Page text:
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This took too much time. Pharmcists (who typically spent 8 years in college) were paid more than retail clerks and they must be made to be productive. Pharmacists were given quotas. They had to fill a pre-determined number of prescriptions per day or they were disciplined or suffered financial consequences. Compounding was almost a lost art.
The second force was Third Party Payers, the insurance companies and HMOs who later became “Pharmacy Benefit Managers” (PBMs). These companies (some owned by drug companies e.g. Merck-Medco) began telling pharmacies and pharmacists what they would pay for medications. Already thin margins were shaved even further. Pharmacy chains and chain store pharmacists had to fill even more prescriptions than before to stay in business (yes, they were loss-leaders but the pharmacist shortage meant that they had to pay higher and higher wages to keep their pharmacists and not suffer deep losses). Today, virtually no chain pharmacy will compound a prescription. And, what few independent pharmacies there are, will not compound either because they are still trying to compete for the ever-shrinking PBM dollar (and, now, Medicare Dollar because the US Govt. let the fox into the chicken coop by letting a PBM manage the Medicare Prescription Plan!).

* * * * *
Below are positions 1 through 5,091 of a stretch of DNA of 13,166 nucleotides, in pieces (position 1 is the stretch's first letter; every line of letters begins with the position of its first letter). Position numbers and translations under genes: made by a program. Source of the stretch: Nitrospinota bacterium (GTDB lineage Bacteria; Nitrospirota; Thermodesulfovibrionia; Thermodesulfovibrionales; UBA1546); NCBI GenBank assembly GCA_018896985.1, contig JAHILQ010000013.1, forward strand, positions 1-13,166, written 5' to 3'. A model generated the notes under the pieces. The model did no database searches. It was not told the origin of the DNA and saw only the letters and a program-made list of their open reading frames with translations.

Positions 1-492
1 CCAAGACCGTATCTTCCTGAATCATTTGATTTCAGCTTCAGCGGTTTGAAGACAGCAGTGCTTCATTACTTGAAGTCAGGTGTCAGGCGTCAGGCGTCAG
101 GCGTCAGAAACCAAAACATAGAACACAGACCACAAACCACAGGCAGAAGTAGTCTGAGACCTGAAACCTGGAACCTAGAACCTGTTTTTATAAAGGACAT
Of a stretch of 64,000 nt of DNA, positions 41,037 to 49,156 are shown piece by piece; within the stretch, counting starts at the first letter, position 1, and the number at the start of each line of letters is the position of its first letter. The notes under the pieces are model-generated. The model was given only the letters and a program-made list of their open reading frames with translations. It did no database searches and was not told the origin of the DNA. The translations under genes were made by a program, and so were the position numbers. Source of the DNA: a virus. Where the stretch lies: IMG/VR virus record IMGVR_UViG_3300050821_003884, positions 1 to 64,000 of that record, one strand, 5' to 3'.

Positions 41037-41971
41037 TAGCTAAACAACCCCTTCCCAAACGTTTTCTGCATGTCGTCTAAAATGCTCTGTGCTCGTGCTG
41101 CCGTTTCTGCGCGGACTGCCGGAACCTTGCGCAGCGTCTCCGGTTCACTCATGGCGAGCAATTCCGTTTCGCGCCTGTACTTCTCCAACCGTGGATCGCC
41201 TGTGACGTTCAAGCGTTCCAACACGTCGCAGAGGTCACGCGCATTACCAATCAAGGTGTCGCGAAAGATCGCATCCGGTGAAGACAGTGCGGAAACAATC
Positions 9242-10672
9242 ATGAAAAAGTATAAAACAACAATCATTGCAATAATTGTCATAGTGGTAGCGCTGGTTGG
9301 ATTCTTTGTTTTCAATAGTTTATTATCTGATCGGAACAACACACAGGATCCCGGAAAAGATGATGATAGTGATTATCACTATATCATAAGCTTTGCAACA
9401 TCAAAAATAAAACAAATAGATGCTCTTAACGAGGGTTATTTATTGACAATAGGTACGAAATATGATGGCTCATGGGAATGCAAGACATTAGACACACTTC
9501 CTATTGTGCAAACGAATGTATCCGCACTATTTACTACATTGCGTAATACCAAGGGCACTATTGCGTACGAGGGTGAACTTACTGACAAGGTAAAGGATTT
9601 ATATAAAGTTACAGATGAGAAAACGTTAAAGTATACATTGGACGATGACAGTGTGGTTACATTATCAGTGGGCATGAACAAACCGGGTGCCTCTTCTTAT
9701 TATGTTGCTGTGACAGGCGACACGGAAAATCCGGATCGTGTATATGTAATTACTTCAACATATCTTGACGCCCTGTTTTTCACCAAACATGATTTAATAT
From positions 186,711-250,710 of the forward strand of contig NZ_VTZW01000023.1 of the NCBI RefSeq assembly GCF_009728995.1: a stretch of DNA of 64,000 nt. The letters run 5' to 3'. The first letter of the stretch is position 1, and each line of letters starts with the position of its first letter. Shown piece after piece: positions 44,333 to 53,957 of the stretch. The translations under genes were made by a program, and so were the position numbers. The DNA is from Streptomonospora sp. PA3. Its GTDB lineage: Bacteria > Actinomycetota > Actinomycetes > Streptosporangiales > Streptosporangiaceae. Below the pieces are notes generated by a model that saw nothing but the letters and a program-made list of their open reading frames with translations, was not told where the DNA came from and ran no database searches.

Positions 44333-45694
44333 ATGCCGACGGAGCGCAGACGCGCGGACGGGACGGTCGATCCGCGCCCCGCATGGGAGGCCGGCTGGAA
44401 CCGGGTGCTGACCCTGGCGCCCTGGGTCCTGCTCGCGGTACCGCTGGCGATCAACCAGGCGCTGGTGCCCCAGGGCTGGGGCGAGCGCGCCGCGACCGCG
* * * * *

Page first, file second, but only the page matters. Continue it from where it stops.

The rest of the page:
This could be considered the Dark Ages of compounding. Thankfully, there is a Renaissance, a pendulum swing, a new paradigm, a “back to the future” resurgence of compounding. Today, there is an ever growing group of pharmacists (over 3,000 at last count) that are dedicated to the art of compounding. For us it brings back the warm, personal contact and involvement with patients and physicians that drew us into the profession before the chains, supermarkets, and big-box pharmacies, big pharma, HMOs, and PBMs took over. Now we get to know our patients. You have to when your promise is to customize a medication to an individual’s needs. Now we have more than a “fax” relationship with doctors. We become true collaborators with them and their patients to come up with the very best solution for a particular problem. Compounders don’t spend all day on the phone with insurance companies, we gladly spend time consulting with patients, speaking at monthly seminars, visiting doctors to offer our services and we take the time necessary to make each and every preparation pharmaceutically elegant. Once again, we are a proud profession in the service of our patients.
Finally, compounding is not taking a product in a strength or dosage form that is already available from a manufacturer and formulating it for the sake of formulating it. If you can get it from a manufacturer in the strength and form that you need, and you don’t have allergic reactions to the dyes, preservatives or excipients, then there is no need to have it compounded by a pharmacist extemporaneously. But there are so many way to improve what is